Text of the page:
Friday, April 24, 2009

Fermentation Friday - But I don't even know her

Note to mom: Hi mom! Now that you've gotten cozy with your new iPhone and are regularly checking this site to see what your son's up to and whether or not there are any photos of (or by) your granddaughter, I thought it was be a good idea to give you a little "heads up" on today's writings. See, on the last Friday of every month, folks all around the globe post their thoughts on a common theme relevant to the hobby of homebrewing. I have a bad habit of writing seriously off topic items on these occasions. With that, consider yourself forewarned: This one gets pretty "inside baseball", if you will. There are no pictures of Mia, either.

When stuck in a particularly pessimistic mood, this whole "writing about beer" arena can come off as mighty insular at times, insular in a "pop will eat itself" sort of way, all Ouroboros-like in its circular back-scratching and back-biting, that pessimism perversely amplified during a week that's seen the beer blogosphere (which I'm beginning to wonder is just one big centrally located beer blog with one singularly big beer blog brain, based off the sheer amount of déjà vu one gets scrolling through their feeds over the morning coffee) all taking sides in a genuinely retarded debate around the cultural significance of a piece of filmwork whose title may remind you of a certain low-budget space opera from the disco era, alongside the near incessant reposting of another video piece that can't help make me think of a certain Nike campaign.

Thankfully it rarely takes more than something like a kit-bashing puddytat to alter one's perspective on things.

And thusly, one can view this little self-congratulatory micocosm of beer obsessives with a bit of charmed affection. Despite how the collective musings of a beer obsessed army can at times display what appears to be an alarming lack of perspective and a dangerous level of short-sightedness, there's an undeniably sunny song in there, one evangelizing the diversity, quality, and culture that the craft brewing movement brings to the table. And if you zoom in on that happy little planet of malt aficionados, you'd see a sub-population, racing across the surface, doing something for themselves, the worker bees, the oft-maligned but dutifully persistent homebrewers. Granted, they're equally - if not more - insularly referential, but unlike the folks taking up my precious "cats playing drums" bandwidth with redundantly embedded videos and press releases copied so quickly out of their email that there's little bits of broken html floating about the edges, homebrewing bloggers actually spend their spare time making stuff. And then when they write about it online, they typically help explain to others how they, too, can make their own stuff. That's pretty much all that's able to pull me out from under the cloak of blogging invisibility today. Proactive thinking. Let's make some booze, people.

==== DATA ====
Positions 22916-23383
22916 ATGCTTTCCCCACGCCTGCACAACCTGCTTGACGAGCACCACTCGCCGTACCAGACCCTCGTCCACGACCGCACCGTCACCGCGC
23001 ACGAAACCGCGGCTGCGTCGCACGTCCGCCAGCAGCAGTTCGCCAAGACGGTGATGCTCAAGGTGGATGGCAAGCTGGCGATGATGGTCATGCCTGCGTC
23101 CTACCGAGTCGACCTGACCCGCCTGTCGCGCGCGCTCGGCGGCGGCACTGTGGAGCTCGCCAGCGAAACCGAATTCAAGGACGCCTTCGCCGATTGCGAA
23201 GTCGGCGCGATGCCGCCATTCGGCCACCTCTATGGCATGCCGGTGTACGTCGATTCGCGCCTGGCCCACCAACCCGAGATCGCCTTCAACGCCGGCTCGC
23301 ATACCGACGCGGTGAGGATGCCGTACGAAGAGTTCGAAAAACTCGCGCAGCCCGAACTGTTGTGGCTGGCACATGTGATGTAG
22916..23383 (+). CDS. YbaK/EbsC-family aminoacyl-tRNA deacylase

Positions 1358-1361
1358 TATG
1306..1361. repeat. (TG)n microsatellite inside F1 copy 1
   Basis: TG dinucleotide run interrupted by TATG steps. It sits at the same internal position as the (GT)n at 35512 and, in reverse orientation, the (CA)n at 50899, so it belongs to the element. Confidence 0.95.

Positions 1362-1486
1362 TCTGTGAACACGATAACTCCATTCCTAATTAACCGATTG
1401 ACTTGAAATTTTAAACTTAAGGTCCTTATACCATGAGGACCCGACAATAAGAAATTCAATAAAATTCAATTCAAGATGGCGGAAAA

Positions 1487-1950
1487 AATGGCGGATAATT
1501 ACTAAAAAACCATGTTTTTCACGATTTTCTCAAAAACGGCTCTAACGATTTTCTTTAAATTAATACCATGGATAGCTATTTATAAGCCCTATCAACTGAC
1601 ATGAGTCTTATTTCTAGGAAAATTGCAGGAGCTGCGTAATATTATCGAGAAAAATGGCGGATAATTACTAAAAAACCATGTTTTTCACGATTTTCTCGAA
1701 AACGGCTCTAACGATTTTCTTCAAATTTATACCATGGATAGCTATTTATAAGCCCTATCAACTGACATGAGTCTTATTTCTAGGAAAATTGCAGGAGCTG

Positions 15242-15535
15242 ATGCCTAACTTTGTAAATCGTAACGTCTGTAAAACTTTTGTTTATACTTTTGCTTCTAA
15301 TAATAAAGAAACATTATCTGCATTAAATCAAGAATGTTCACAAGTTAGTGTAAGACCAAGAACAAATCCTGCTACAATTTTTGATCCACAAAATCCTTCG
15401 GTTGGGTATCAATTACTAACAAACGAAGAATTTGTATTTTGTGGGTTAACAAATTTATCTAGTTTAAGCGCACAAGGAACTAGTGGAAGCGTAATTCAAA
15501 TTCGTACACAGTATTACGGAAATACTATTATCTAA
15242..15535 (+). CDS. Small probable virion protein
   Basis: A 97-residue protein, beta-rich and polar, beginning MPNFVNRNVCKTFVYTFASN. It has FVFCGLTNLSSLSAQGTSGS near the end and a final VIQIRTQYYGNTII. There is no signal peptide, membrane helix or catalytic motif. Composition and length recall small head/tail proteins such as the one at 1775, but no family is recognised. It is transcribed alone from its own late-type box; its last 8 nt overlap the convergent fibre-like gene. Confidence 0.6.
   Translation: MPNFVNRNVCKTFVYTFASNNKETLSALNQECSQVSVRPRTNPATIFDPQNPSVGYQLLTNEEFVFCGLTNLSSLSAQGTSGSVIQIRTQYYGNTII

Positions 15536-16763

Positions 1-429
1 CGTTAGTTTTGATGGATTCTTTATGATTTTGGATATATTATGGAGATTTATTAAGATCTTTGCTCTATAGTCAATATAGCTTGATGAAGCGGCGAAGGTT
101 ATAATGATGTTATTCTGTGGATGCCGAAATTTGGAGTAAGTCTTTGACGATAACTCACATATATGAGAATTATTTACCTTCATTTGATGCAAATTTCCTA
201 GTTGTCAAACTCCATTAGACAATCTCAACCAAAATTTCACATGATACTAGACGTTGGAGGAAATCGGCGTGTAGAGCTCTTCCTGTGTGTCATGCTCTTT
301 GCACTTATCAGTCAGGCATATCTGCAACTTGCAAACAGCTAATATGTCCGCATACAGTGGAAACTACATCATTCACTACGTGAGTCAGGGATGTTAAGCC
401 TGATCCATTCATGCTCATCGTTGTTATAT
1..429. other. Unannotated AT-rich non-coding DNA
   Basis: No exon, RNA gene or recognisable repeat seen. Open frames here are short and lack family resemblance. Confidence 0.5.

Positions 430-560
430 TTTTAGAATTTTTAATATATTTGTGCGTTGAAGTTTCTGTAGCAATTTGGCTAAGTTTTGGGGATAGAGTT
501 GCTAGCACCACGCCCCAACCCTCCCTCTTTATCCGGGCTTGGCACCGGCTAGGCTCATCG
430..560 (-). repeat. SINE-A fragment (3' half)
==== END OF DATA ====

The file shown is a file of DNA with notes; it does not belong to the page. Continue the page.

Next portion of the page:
And today's roundtable topic concerns the wonderful world of liquor (cue the dancing bottles). Safe to assume that we're not talking about the heated water that's used for rinsing the grains in your mash tun, liquor, better known as "booze that isn't beer" being put into service in brewing in order to add tints, shades, and shadows of other alcoholic beverages is not uncommon. The word "bourbon" alone appears five times on the BeerAdvocate Top 100 list (four times on the RateBeer Top 50), and the concept of reusing castoff whiskey barrels to age beers has become a stereotypical shortcut for brewers looking to cash in on "special edition" versions of their beers. In drawing inspiration from the craft beer world, a homebrewer has little to go on regarding the use of liquor outside of what would appear to be a conspiracy from the all-powerful secret cabal of coopers (yes, all four of them). Simply put, to most folks, liquor in brewing means barrels. We homebrewers soak oak chips in bourbon and brandy and maybe even get our club to all pitch in and try to fill one of those 31 gallon monstrosities, topping off the angel's share every so often while praying that it ends up tasting even close to its namesake.

Far be it from me to preempt what's guaranteed to be a far superior discussion on the topic, bolstered by one presenter's quantitative research, professional experience, and within an arena where one can even get some hands-on experimentation with the matter at this year's National Homebrewers Conference, let me simply say this: Don't limit yourself to attempting to imitate barrel flavors. Fun for a while, but easy to overdo and frankly, if you're a true hipster, it's totally played out. Instead, consider these two gateway scenarios:

- Once you've divorced the barrel character from the source liquor (and if you allow yourself to stretch "liquor" beyond the confines of simple distilled spirits, allowing for a more all-welcoming family of booze), consider what other flavor components exist in different varieties and how they can best complement what you'd like to achieve in your beer. Take a scotch ale, for example, in which you decide you want to add a particularly peaty character. What would happen if you complemented your addition of peated malt with the distinctively Islay aroma of something like Laphroaig? Or what if, in a an old stock ale, you wanted to add a hint of casky oxidization, and added a touch of musky Amontillado sherry? Or if in a stong, dark Belgian style ale, you wanted to emphasize the dark fruit characteristics of the yeast profile by dosing it with a spot of late harvest zinfandel?

- Beyond even that, think of the excellent extraction properties a high-alcohol solution can provide. The spirit you use need not be the end, but also the means by which you add character to your beers. Tinctures (like those pictured above*) offer a measurable, sanitary, and pleasantly controlled vehicle with which to gradually adulterate your beers. We've always sworn by the technique whereby you prepare herbal tinctures in a neutral vodka base, but in the end, many "spirits" that we know are nothing more than neutral grain spirits with various botanicals infused in them, like sloe gin. Consider the "infused vodka" rage: There's no reason why you can't use the exact same technique to add a touch of orange to your citrusy double IPA, some licorice to your Baltic porter, some lemongrass to your wheat beer, or some juniper to your holiday ale.